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RS113 - The Turing Test

Release date: July 27, 2014

Did you know that an artificial intelligence named "Eugene Goostman" recently passed the Turing Test, our gold standard criterion for whether an AI is conscious? At least, that's what many media outlets breathlessly reported. In this episode of Rationally Speaking, Julia and Massimo take a critical look at Eugene, and at the Turing test in general as a standard for consciousness. In the process they debate what it would mean for an AI to be conscious, and how we could ever tell.

Massimo's pick: "Soccer and Philosophy: Beautiful Thoughts on the Beautiful Game "

Julia's pick: "Decisive: How to Make Better Choices in Life and Work"

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Reader Comments (162)

I enjoyed this discussion but was put off by the off hand (and typical of scientists) agreement between M and J that besides humans, probably other apes, maybe dolphins... have conscious minds. Like the recently published study that found that dogs actually show jealousy (wow!), we for some reason approach animal behavior and cognition as if we're dealing with alien creatures, with completely separate anatomies and biochemistries, and therefor how can we possibly know or ever speculate about their minds?

Didn't Darwin teach us that we're all related? Why are we taught not to anthropomorphize animal behaviors when it makes more sense to assume that they think like we do - because we're related. Dog feel jealousy. Who knew?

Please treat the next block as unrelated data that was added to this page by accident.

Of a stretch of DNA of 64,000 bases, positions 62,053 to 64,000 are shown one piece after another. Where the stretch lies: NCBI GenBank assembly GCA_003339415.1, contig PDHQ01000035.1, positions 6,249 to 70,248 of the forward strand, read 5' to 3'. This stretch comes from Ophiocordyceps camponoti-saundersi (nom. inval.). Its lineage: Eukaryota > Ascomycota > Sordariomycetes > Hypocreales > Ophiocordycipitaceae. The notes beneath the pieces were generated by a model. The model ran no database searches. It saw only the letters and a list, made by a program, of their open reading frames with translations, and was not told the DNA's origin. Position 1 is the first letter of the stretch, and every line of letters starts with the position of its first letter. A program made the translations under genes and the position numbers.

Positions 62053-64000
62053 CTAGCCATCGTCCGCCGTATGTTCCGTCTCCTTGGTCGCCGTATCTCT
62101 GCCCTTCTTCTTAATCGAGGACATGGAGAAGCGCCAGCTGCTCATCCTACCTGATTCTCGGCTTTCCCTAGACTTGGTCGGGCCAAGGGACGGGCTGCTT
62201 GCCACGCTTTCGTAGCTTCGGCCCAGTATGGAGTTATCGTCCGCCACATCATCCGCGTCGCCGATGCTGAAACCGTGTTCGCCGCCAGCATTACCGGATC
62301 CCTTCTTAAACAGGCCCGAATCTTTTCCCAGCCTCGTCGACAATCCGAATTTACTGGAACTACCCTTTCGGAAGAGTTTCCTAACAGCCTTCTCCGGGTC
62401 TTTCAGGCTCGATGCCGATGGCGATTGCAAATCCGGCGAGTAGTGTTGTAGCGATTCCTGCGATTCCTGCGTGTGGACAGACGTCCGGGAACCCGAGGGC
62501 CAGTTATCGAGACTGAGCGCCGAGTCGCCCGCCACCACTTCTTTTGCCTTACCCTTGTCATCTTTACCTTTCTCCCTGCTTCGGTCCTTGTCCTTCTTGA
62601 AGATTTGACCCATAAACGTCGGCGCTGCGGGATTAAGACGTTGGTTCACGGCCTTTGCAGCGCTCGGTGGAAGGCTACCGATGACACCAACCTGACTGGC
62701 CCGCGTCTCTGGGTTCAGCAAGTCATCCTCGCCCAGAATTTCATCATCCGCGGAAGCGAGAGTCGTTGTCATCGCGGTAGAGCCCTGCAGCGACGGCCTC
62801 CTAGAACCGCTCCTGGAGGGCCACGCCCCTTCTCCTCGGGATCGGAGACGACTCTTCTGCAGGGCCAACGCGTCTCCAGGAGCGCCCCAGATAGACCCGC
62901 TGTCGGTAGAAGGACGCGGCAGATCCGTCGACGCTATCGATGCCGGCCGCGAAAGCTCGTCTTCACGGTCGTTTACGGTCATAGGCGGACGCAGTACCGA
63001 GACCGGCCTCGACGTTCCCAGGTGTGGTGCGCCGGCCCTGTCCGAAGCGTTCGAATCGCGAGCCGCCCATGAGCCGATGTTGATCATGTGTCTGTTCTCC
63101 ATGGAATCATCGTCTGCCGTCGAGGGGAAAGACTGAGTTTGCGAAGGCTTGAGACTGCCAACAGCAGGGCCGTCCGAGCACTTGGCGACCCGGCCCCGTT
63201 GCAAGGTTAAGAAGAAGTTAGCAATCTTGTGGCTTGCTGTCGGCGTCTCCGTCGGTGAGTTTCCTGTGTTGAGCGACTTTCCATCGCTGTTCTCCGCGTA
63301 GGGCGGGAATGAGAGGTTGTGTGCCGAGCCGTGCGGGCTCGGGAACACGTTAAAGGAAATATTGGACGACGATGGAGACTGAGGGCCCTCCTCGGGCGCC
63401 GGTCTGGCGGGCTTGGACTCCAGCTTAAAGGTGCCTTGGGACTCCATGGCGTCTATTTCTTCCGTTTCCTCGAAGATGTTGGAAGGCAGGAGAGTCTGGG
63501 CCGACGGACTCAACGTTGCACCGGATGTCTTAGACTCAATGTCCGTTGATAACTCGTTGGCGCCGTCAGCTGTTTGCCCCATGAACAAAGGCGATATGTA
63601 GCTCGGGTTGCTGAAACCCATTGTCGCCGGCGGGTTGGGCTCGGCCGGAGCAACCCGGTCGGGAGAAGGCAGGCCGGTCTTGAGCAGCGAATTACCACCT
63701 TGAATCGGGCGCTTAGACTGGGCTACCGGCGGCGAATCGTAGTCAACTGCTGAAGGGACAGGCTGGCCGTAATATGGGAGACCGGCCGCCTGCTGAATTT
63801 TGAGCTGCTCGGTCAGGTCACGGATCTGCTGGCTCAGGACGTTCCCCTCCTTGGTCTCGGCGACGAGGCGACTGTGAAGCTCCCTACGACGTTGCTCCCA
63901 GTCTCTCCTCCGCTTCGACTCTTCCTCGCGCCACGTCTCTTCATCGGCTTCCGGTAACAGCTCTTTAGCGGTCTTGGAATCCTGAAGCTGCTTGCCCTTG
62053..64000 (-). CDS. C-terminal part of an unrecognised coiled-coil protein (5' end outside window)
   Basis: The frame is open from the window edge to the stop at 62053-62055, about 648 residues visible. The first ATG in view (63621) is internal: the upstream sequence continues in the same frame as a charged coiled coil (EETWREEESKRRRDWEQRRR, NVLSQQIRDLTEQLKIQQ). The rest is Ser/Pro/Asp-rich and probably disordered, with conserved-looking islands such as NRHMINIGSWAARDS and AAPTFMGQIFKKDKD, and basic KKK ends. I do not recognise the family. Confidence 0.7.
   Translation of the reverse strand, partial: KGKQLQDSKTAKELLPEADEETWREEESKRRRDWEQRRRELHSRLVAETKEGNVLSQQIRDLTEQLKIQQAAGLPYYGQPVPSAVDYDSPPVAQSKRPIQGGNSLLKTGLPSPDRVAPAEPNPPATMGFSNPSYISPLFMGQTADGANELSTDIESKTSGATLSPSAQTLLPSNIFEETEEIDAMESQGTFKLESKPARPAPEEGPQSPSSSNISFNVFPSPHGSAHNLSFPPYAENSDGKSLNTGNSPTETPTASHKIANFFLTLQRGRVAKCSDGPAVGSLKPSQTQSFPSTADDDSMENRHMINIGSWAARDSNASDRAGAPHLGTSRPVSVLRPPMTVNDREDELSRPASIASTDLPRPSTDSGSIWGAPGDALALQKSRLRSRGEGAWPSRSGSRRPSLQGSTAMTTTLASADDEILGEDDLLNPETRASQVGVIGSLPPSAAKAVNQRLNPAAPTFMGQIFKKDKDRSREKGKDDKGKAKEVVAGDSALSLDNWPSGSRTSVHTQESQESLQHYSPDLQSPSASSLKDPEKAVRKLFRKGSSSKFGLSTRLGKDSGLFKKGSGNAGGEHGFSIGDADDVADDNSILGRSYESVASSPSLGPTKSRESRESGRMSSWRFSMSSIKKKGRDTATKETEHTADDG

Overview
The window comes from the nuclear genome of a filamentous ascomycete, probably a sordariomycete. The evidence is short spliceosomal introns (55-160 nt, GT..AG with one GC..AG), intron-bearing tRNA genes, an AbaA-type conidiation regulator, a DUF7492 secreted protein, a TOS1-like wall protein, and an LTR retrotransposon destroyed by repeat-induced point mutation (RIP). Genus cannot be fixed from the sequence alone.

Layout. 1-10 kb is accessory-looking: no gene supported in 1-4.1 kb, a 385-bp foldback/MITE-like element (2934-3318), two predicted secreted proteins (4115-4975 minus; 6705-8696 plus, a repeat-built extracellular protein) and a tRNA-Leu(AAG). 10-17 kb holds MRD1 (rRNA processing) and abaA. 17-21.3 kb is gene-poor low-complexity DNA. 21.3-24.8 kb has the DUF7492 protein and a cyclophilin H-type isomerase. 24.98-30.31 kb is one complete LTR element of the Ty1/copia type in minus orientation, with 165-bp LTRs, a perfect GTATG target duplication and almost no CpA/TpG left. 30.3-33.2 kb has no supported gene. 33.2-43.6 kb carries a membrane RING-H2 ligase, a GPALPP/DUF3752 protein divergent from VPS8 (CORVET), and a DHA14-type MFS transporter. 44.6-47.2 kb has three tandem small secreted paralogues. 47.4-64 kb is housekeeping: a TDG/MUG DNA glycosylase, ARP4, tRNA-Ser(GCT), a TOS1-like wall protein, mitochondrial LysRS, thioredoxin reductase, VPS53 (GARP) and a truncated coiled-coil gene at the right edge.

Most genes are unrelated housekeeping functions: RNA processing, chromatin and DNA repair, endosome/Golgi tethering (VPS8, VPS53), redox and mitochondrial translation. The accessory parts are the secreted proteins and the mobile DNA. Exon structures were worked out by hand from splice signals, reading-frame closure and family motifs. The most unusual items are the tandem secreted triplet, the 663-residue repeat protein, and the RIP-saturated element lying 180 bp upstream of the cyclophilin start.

July 31, 2014 | Unregistered CommenterCurt Nelson


A Turing machine that simulates the brain would simulate consciousness, but it wouldn't produce a brain or consciousness. Simulation just means the ones and zeros in memory or the symbols on a tape represent neurons, but the tape obviously isn't conscious, it's just a tape with symbols.
Massimo likens it to a simulation of photosynthesis that doesn't actually do photosynthesis.

August 3, 2014 | Unregistered CommenterMax


My post was there yesterday, but today it's gone..

Try, try again:

So even if consciousness can be understood, and software can seem to exhibit it by modelling of brain functions, a machine cannot be conscious, because the substrate is wrong.
The substrate has to be a brain?

So by this reasoning, if life is discovered elsewhere in the universe, it could only qualify as conscious if it has a brain, regardless of how much consciousness it appears to have?

How can it be asserted that consciousness as a property a brain can have, cannot exist without a brain?
Seems to me that we don't know enough about consciousness to make that assertion?


August 8, 2014 | Unregistered CommenterPeter

The 13 yr old Ukranian scenario is totally bogus. Suppose you create a "doggy Turing test"
Q Are you a good boy? A. Woof woof. Q Do you want a cookie? A. Woof woof. This would convince the tester that he was communicating with a real dog. Hooray, the computer passed the "doggy Turing test"
Suppose on the other hand you trained a dog to round up a flock of sheep and herd them into a corral. That would be a universally acceptable demonstration of intelligence.
Now, someone invents a robot that can round up a flock of sheep and herd them into a corral. Every AI researcher in the world would be extremely impressed with that robot's intelligence, yet the robot would not have to communicate any word or sentence in any language.
"Specialized Turing test that demonstrates the apparent intelligence of an entity that, by definition, communicates poorly" doesn't work.
What's next, the "Sarah Palin" Turing test?

August 8, 2014 | Unregistered CommenterSteve Aldrich